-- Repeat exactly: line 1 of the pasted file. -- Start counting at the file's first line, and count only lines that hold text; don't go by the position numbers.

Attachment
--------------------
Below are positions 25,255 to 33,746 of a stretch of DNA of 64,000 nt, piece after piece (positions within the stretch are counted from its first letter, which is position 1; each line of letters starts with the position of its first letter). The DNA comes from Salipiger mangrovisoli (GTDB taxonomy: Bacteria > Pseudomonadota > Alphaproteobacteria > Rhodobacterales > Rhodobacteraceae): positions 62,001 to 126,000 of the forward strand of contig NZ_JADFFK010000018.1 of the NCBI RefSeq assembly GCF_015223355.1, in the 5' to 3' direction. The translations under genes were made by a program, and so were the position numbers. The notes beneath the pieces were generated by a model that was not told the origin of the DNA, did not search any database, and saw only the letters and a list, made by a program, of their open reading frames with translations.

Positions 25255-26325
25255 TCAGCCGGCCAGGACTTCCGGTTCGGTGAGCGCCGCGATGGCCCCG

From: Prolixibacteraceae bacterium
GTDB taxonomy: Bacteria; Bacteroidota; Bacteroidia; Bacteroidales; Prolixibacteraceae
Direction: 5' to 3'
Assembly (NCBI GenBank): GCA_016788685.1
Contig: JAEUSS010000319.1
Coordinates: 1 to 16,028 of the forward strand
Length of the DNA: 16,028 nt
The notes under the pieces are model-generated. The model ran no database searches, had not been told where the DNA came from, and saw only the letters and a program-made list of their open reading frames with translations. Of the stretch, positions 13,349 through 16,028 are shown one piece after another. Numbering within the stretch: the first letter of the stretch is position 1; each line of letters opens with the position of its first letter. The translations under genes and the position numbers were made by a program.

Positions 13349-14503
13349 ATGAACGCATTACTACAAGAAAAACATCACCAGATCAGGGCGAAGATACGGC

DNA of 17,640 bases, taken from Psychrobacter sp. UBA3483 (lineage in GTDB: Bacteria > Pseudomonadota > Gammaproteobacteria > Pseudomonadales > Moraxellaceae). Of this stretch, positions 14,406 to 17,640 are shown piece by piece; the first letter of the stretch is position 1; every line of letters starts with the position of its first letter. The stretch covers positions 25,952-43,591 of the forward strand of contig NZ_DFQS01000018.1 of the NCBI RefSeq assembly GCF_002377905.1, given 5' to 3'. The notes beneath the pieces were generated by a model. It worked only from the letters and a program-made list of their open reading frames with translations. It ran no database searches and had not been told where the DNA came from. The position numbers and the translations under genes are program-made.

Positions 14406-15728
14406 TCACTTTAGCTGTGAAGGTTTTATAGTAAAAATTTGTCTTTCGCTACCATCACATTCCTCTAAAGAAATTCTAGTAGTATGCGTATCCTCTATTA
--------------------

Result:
Below are positions 25,255 to 33,746 of a stretch of DNA of 64,000 nt, piece after piece (positions within the stretch are counted from its first letter, which is position 1; each line of letters starts with the position of its first letter). The DNA comes from Salipiger mangrovisoli (GTDB taxonomy: Bacteria > Pseudomonadota > Alphaproteobacteria > Rhodobacterales > Rhodobacteraceae): positions 62,001 to 126,000 of the forward strand of contig NZ_JADFFK010000018.1 of the NCBI RefSeq assembly GCF_015223355.1, in the 5' to 3' direction. The translations under genes were made by a program, and so were the position numbers. The notes beneath the pieces were generated by a model that was not told the origin of the DNA, did not search any database, and saw only the letters and a list, made by a program, of their open reading frames with translations.